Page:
Undeniably, one of the most (if not the most!) important parts of any wedding is the ceremony. But with wedding blogs, books and magazines mostly focusing on the pretty stuff (flowers! cakes! dresses!!) it is often the bit that leaves couples the most confused. So today I thought I would briefly cover a few of your options and help you to with some vow ideas if you plan to write your own. I’ve concentrated on English marriage laws in this post so be sure to check your own country’s requirements as they may vary.
Unfortunately, English marriage laws are some of the strictest in the world. Here, you can only be legally married in an approved location and the ceremony must be performed by an authorised celebrant (usually, but not always, a minister of religion) or by an authorised registrar. So your dreams of a beautiful beach or backyard ceremony being performed by your best friend who bought his marriage license on the internet would not be legally binding. Sad face.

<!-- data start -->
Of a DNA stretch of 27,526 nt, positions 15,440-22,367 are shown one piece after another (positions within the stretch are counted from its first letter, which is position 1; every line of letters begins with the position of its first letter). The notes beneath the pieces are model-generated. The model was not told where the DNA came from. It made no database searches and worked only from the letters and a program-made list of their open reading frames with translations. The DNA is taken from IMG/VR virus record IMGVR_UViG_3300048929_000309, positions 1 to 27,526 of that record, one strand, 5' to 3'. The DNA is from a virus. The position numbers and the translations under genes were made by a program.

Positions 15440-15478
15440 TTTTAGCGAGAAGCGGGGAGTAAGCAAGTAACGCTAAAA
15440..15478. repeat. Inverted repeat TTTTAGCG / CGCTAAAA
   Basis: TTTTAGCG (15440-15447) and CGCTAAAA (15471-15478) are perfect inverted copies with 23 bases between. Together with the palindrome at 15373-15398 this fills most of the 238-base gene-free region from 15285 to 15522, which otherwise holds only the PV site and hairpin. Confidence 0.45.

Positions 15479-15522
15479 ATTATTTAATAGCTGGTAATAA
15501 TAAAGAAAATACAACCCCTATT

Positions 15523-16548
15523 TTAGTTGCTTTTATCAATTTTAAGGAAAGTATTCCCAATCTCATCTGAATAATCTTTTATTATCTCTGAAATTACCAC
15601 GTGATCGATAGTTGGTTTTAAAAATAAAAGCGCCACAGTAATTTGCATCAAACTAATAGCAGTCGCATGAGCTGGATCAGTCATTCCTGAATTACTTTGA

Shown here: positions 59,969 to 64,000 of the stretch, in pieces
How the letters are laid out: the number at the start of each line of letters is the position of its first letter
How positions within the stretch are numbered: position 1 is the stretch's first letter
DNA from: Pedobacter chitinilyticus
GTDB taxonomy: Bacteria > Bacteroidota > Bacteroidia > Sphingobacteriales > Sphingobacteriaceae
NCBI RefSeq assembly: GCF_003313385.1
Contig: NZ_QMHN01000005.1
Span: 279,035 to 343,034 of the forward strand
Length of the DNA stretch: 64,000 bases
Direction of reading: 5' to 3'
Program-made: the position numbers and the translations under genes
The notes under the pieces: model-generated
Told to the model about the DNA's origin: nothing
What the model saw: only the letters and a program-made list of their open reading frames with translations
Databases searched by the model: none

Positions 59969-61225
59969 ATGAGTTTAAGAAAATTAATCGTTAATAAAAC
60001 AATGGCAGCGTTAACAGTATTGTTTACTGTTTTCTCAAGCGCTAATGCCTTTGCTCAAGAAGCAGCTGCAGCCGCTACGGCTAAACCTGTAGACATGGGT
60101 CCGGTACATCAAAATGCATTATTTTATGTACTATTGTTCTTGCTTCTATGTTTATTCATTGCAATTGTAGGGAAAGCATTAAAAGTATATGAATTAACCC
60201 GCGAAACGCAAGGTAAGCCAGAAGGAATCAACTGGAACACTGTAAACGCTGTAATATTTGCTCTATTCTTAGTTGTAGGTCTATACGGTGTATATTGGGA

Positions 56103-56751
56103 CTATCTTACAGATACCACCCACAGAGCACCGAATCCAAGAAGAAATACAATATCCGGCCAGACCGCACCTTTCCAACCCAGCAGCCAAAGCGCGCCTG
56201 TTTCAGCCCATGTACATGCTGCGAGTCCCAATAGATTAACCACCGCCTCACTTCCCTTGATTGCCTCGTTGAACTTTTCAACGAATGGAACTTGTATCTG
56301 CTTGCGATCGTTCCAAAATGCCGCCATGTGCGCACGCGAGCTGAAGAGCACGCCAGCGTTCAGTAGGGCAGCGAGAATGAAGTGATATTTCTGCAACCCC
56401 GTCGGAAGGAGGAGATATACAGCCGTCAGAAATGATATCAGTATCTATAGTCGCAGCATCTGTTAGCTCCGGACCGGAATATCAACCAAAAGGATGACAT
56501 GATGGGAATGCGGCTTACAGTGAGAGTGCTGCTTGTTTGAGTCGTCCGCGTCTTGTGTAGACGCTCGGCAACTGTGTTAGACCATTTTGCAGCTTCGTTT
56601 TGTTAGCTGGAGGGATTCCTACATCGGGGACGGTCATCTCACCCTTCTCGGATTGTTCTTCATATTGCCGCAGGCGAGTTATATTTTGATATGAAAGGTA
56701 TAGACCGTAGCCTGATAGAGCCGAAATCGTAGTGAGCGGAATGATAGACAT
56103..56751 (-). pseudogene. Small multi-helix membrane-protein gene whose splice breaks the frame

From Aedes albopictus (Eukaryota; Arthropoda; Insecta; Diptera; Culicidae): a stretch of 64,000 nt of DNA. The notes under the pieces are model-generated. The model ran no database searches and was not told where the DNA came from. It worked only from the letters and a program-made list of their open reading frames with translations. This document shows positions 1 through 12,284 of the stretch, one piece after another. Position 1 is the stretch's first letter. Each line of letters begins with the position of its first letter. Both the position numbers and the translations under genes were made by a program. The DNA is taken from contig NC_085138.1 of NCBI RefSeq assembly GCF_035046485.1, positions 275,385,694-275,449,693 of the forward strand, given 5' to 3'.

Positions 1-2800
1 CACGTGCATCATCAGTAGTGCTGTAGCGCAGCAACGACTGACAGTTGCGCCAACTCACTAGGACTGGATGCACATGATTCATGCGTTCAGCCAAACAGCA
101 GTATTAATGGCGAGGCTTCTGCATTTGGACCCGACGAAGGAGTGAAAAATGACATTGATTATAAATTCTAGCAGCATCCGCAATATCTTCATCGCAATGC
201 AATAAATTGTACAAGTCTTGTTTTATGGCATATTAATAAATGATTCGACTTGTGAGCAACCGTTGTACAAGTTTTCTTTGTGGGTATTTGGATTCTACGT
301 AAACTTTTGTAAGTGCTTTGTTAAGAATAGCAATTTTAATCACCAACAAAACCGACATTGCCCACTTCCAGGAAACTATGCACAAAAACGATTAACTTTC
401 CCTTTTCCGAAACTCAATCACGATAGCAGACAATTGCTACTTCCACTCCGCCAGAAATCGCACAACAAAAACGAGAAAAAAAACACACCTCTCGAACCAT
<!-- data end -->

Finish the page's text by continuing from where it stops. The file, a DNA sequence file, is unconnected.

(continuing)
But, you can still do it! You’ll just have to make sure you do the legal bit as well by popping to your local registry office to sign the papers. Most couples do this on the same day, but you could do it the day before or after and have another mini-celebration! Also, if you’re having a destination wedding make sure you check where you stand legally. Ceremonies that take place in another country are not always legally binding back home!
If you’re planning to write your own wedding ceremony, you’ll need to check with your local government to see if there are any legal requirements that must be included. Other than that what else happens is completely up to you, especially if you’re having a non-religious ceremony. If you are getting married in a religious setting the rules about what you can and can’t do are often a bit stricter. Just make sure you speak to your officiant if you want to do anything non-traditional.